The Lowdown on Markets to 13th March 2015
- Global investors begin to switch their allegiance from the US to the eurozone.
- Wall Street suffers its third successive week of losses as anxiety mounts on rate hikes.
- In the forex market the US dollar continues to strengthen against the euro.
- The continuation of the dollar rally is harmful for emerging markets and commodities.
- Commodity prices continue to weaken from the threat of a stronger dollar and higher rates.
- Equities still look more favourable than bonds given the current economic backdrop.
What does this mean for the markets and asset classes?
“Wall Street begins to suffer from the ECB’s long awaited QE programme”
It would appear that some rotational strategy is at work as global investors begin to switch their allegiance from the US to the eurozone, indeed, so far this year around US$35 billion has flowed back into European funds, beating the previous record set in 2014, whilst a similar amount has flowed out of Wall Street. This turnaround of fortunes for the European equity markets has certainly come on the back of the promised quantitative easing programme from the European Central Bank.
Unquestionably, the recent announcement from the ECB president, Mario Draghi, that the central bank were going to press ahead with their proposed €1.1 trillion QE plan has had an instantaneous effect on the European bond and equity markets, whilst stateside, a weakening earnings outlook, stronger US dollar, and the Federal Reserve Banks comments on the likelihood of monetary policy tightening, has led to some nervousness on Wall Street and a third successive week of losses.
Similarly, this created some nervousness in the forex and commodity markets as the dollar resumed its upward momentum, which in turn, saw the euro, yen and sterling retreat against the worlds reserve currency, indeed, sterling has now hit a five-year low against the green back. Likewise, a strengthening US dollar does not bode well for certain emerging market currencies, such as the Mexican peso and Turkish lira that have already suffered from dollar strength.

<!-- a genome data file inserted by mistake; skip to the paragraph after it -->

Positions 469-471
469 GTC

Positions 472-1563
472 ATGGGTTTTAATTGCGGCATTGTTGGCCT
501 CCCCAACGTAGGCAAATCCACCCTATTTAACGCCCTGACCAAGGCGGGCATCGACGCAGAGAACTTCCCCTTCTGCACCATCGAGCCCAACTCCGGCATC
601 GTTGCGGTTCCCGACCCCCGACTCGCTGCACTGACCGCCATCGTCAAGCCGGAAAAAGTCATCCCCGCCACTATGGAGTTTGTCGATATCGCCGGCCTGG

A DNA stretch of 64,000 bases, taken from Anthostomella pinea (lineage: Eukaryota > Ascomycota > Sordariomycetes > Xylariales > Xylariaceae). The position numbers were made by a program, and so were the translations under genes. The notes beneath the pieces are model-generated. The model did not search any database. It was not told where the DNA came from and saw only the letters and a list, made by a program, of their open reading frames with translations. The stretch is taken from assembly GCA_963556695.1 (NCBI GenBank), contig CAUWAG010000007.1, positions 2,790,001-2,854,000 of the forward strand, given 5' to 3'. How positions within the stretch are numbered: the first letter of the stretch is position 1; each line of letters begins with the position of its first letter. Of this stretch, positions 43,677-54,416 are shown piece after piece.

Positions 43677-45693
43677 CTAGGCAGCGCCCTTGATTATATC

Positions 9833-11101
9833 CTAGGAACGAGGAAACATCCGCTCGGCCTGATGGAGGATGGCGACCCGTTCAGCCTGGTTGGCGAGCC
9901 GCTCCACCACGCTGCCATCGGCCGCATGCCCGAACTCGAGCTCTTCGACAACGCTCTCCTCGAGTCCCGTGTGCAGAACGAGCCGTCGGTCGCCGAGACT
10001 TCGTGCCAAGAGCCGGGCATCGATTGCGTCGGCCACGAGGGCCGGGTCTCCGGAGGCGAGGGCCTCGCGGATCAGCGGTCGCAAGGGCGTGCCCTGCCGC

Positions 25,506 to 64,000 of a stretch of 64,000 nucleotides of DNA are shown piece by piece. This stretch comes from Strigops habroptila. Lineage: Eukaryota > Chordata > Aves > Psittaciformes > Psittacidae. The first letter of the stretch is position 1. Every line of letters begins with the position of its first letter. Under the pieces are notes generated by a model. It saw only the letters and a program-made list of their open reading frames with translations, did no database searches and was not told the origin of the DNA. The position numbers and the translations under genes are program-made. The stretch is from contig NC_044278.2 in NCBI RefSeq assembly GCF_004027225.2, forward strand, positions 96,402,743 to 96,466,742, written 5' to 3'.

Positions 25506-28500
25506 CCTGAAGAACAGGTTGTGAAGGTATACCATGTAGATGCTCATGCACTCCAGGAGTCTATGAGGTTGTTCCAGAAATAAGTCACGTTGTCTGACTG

Understandably, any further strengthening of the dollar will continually take its toll on those asset classes such as commodities, emerging markets and precious metals such as gold, and eventually the US stock market, given that many US exporting companies will begin to suffer from currency impact on corporate balance sheets.
Given that the US dollar bull market is underway, and has much further to go; it is likely that it will hit parity against the euro this year, and then beyond in 2016. Admittedly, this would be very good news for the European exporters making them more competitive in the global arena. Equally, if the yen were to weaken further against the dollar a similar outcome would be expected.
Admittedly, the latest rise in the dollar has come on the back of some weaker US economic data, a fall in US producer prices, weaker February retail sales numbers, and a dip in the headline Producer Price Index, subsequently, it is possible that the Fed might delays its first interest rate hike in many years to much later in the year. However, they are likely to become more hawkish in their future statements, starting this week at their 2 day FOMC meeting.
In terms of the UK, sterling’s recent performance against the euro does have ramifications, given that the eurozone is the UK’s largest trading partner. Arguably, the most significant event in the UK over coming months will be the result of the UK’s General Election on the 07th May 2015, and given the uncertainty surrounding the result of this event we are likely to see further volatility around the currency.